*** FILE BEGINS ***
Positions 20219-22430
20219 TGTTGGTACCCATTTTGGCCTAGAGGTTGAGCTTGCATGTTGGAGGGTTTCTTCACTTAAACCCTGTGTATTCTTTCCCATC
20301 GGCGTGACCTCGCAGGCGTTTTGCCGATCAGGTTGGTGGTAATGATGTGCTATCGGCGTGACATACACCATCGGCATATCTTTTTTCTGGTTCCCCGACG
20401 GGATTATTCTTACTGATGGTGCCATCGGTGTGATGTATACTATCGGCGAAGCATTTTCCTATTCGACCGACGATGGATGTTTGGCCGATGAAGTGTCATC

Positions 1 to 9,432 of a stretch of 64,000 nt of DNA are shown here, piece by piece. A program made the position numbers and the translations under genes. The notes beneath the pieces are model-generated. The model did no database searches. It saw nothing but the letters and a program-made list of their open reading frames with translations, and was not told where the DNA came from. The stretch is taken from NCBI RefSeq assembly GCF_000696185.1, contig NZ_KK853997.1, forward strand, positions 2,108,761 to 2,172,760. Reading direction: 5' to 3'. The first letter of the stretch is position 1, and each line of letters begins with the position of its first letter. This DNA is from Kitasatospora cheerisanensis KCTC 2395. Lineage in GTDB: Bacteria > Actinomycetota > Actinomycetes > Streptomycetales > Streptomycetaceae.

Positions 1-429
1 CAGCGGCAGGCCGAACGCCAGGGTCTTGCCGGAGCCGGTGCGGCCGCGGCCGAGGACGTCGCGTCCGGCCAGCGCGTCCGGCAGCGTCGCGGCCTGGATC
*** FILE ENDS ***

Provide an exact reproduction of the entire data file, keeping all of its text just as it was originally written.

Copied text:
Positions 20219-22430
20219 TGTTGGTACCCATTTTGGCCTAGAGGTTGAGCTTGCATGTTGGAGGGTTTCTTCACTTAAACCCTGTGTATTCTTTCCCATC
20301 GGCGTGACCTCGCAGGCGTTTTGCCGATCAGGTTGGTGGTAATGATGTGCTATCGGCGTGACATACACCATCGGCATATCTTTTTTCTGGTTCCCCGACG
20401 GGATTATTCTTACTGATGGTGCCATCGGTGTGATGTATACTATCGGCGAAGCATTTTCCTATTCGACCGACGATGGATGTTTGGCCGATGAAGTGTCATC

Positions 1 to 9,432 of a stretch of 64,000 nt of DNA are shown here, piece by piece. A program made the position numbers and the translations under genes. The notes beneath the pieces are model-generated. The model did no database searches. It saw nothing but the letters and a program-made list of their open reading frames with translations, and was not told where the DNA came from. The stretch is taken from NCBI RefSeq assembly GCF_000696185.1, contig NZ_KK853997.1, forward strand, positions 2,108,761 to 2,172,760. Reading direction: 5' to 3'. The first letter of the stretch is position 1, and each line of letters begins with the position of its first letter. This DNA is from Kitasatospora cheerisanensis KCTC 2395. Lineage in GTDB: Bacteria > Actinomycetota > Actinomycetes > Streptomycetales > Streptomycetaceae.

Positions 1-429
1 CAGCGGCAGGCCGAACGCCAGGGTCTTGCCGGAGCCGGTGCGGCCGCGGCCGAGGACGTCGCGTCCGGCCAGCGCGTCCGGCAGCGTCGCGGCCTGGATC